The common practice with most when discussing Dutch groups is to name drop The Outsiders, Q65 or Cuby and the Blizzards to name but three. Sure they recorded some memorable rockin’ beat tunes but my absolute favourites are The Rob Hoeke Rhythm & Blues Band.

They had a terrific run of singles during the mid to late 60s, none better than the punked out R’n’B of the bone crunchin’ ’When People Talk’….talk about making the hairs on the back of my neck stand on end. Wow, such a killer.

I can’t make out most of the words but who cares when you’ve got that fuzz guitar sprawling all over Hoeke’s  boogie piano fills, clattering tambourine and trippy backwards sound effects mid way through this beat made by freaks.


Jim W has supplied me with several scans of Euro picture sleeves over the years for ’Flower Bomb Songs’ and recently he found a demo tape of a 1967-68 Dutch group called The Locks. He obtained the six song tape from a band member (via a friend) way back in the 80s.
Since then Jim has tried to track the band down but has never been successful. They originated from the Southern part of Holland.

Although the taped sounds were not sonically the best I can still detect that The Locks had something to offer and were obviously influenced a great deal by the more progressive psych sounds from the West Coast like The Doors and Iron Butterfly.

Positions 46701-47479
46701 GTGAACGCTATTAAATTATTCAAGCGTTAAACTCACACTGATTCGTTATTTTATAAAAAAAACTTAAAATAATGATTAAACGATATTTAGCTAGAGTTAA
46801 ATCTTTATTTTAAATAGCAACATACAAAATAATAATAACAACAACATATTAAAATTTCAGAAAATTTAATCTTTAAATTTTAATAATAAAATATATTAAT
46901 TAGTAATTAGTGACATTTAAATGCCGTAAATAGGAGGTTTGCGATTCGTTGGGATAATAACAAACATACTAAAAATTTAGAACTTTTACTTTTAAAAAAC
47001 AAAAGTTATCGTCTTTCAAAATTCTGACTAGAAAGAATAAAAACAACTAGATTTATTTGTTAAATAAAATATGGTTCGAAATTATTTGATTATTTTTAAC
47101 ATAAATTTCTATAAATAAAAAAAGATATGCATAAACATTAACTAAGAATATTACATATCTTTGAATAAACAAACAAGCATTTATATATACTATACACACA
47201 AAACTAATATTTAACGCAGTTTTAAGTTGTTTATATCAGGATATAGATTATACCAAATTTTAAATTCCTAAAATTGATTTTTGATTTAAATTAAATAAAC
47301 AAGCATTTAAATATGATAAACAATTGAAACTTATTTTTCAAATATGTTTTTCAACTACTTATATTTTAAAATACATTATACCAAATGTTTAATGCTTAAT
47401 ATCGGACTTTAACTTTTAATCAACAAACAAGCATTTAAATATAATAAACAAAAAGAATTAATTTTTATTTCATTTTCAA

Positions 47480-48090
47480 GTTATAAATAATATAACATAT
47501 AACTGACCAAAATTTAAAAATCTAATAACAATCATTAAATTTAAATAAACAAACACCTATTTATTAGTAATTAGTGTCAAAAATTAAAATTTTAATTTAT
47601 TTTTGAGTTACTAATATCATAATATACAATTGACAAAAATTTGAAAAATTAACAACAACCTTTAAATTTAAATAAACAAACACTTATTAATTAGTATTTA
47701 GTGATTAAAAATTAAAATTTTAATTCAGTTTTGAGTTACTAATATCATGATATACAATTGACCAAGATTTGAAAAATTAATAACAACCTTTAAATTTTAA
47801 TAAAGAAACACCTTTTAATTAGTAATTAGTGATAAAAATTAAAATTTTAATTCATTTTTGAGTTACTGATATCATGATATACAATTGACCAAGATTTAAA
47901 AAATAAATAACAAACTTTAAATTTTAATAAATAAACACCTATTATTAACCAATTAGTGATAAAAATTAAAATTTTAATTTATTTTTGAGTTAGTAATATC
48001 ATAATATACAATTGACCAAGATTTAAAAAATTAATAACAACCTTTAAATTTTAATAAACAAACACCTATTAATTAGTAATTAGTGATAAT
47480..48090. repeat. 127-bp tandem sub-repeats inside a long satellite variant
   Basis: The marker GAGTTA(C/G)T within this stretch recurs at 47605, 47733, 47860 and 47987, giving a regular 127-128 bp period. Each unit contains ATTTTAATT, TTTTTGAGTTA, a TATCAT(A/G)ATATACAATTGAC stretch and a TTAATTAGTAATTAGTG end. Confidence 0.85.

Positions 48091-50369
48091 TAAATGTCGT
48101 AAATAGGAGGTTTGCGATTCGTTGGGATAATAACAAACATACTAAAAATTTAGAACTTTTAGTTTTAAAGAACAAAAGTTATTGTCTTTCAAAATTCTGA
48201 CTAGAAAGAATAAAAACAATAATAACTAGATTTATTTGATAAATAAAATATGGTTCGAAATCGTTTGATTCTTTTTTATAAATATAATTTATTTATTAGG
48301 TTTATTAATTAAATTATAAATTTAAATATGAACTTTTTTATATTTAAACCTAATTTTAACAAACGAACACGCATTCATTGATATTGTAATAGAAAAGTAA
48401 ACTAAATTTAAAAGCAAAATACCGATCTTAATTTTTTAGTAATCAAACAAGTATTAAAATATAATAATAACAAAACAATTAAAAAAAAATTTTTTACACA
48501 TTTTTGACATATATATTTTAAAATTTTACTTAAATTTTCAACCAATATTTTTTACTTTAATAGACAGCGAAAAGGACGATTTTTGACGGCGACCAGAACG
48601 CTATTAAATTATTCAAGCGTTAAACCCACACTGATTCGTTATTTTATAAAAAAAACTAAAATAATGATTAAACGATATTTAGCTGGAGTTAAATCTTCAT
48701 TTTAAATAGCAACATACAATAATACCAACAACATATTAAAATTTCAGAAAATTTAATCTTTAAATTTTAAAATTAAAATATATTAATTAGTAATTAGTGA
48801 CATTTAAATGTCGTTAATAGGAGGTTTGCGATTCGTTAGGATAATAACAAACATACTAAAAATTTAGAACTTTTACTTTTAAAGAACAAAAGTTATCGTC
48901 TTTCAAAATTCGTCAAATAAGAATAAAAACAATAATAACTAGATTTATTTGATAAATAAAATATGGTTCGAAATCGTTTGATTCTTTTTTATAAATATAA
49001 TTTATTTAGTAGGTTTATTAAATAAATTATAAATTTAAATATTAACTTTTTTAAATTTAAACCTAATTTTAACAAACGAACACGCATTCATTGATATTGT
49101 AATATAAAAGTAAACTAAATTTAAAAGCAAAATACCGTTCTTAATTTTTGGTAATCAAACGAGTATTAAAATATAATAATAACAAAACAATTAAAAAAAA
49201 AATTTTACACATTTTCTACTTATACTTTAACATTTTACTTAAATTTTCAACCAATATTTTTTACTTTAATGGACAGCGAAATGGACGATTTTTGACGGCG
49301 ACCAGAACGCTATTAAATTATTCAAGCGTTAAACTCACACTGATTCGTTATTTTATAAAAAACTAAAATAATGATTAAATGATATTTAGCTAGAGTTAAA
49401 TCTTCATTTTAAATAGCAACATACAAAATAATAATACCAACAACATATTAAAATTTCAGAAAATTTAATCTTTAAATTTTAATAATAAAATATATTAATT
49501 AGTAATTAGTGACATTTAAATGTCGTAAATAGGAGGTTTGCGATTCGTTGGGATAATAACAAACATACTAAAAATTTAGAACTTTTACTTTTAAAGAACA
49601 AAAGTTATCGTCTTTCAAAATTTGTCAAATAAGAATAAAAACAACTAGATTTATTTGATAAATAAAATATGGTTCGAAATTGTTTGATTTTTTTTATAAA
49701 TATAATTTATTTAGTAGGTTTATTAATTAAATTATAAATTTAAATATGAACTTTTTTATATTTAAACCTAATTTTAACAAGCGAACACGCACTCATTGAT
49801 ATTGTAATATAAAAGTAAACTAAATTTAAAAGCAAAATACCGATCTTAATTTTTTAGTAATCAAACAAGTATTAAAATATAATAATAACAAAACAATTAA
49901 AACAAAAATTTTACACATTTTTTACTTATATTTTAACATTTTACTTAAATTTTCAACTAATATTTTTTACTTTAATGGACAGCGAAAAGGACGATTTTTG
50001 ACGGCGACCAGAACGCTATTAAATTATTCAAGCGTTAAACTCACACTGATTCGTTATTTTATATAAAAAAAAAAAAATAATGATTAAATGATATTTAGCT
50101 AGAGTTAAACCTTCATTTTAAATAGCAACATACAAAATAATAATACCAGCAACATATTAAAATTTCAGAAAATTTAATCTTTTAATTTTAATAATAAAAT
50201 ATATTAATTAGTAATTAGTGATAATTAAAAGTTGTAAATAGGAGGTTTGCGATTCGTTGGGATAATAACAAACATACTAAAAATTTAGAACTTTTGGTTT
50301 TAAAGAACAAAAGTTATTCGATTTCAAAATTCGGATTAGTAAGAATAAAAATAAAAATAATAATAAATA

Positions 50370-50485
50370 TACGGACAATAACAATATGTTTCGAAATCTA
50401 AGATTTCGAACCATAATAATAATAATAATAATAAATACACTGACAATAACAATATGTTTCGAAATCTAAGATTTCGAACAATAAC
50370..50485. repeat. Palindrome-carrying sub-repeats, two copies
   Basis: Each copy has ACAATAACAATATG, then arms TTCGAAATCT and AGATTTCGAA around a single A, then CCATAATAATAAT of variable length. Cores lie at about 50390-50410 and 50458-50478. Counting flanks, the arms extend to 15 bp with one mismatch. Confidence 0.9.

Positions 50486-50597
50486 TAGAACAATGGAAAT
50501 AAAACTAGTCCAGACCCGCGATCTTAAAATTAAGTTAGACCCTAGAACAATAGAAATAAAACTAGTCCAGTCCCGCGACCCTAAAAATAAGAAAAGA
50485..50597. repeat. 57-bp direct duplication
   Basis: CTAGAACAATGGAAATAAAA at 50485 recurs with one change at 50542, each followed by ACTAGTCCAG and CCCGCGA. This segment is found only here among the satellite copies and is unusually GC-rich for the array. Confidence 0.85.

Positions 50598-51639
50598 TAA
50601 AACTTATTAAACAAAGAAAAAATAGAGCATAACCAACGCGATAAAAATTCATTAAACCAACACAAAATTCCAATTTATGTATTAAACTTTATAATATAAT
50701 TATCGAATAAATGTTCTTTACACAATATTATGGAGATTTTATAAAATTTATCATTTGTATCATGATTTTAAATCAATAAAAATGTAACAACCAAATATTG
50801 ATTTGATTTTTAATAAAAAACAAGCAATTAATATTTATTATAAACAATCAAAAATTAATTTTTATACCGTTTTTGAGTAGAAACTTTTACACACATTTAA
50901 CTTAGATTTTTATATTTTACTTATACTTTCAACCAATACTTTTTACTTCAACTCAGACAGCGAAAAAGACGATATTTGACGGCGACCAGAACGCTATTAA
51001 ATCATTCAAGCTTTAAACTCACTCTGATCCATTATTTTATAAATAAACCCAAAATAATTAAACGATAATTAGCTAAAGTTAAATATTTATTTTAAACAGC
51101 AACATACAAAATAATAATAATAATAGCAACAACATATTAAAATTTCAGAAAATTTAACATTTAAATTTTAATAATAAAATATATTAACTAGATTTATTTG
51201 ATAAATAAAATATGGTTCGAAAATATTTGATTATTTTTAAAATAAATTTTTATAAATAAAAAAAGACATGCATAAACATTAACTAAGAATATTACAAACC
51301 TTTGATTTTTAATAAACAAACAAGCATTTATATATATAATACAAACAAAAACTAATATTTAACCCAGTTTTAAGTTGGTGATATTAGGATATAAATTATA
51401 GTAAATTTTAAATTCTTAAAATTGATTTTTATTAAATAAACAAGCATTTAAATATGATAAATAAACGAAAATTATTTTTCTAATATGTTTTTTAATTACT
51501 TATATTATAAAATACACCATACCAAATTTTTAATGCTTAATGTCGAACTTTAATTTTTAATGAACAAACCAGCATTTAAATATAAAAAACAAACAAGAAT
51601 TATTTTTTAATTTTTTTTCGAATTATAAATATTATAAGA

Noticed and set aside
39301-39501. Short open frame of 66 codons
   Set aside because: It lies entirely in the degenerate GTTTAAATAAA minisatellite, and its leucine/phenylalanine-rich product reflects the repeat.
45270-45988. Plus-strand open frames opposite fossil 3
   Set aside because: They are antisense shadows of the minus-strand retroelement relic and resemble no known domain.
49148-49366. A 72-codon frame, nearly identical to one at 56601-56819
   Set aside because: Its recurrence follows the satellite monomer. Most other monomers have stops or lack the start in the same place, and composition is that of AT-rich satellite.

songs on tape:

I’m Gonna Fight
Island Of Love
Rainy Days
We Need Help
It Seems To Me


THE MASCOTS – ’Call Me Your Love’/’Baby, Baby’ (Decca F 44420) late 1964

Here’s evidence that the British Invasion sound had reached Stockholm, Sweden by late 1964 with a charming two sided beat 45 by The Mascots. This was their third single and the last time I looked on YouTube there was an excellent quality promo clip of the group performing ’Call Me Your Love’ probably for a Swedish pop show.

’Baby, Baby’ is a little more rough around the edges and has a pretty neat beat guitar break raising the standards. My copy comes with a picture sleeve that has seen some damage, but it shows that The Mascots were sharp mod dressers.


LOS CANARIOS – ’Peppermint Frappe’/’Keep On The Right Side’ (Sono Play 20.051) 1967

’Peppermint Frappe’ is a strange psych soul mover with a great guitar riff and maximum brassy bursts. The vocals are powerfully delivered over the mod backbeat. The song at times veers towards full blown psychedelia but twists and turns in a danceable manner.

Probably why ’Peppermint Frappe’ is popular at mod events (so I’ve read).

Both songs were recorded at Lansdowne Studios, London during June 1967. Not a great deal has been written about Los Canarios but I believe that they were from the Canary Islands, Spain.


Leave a Reply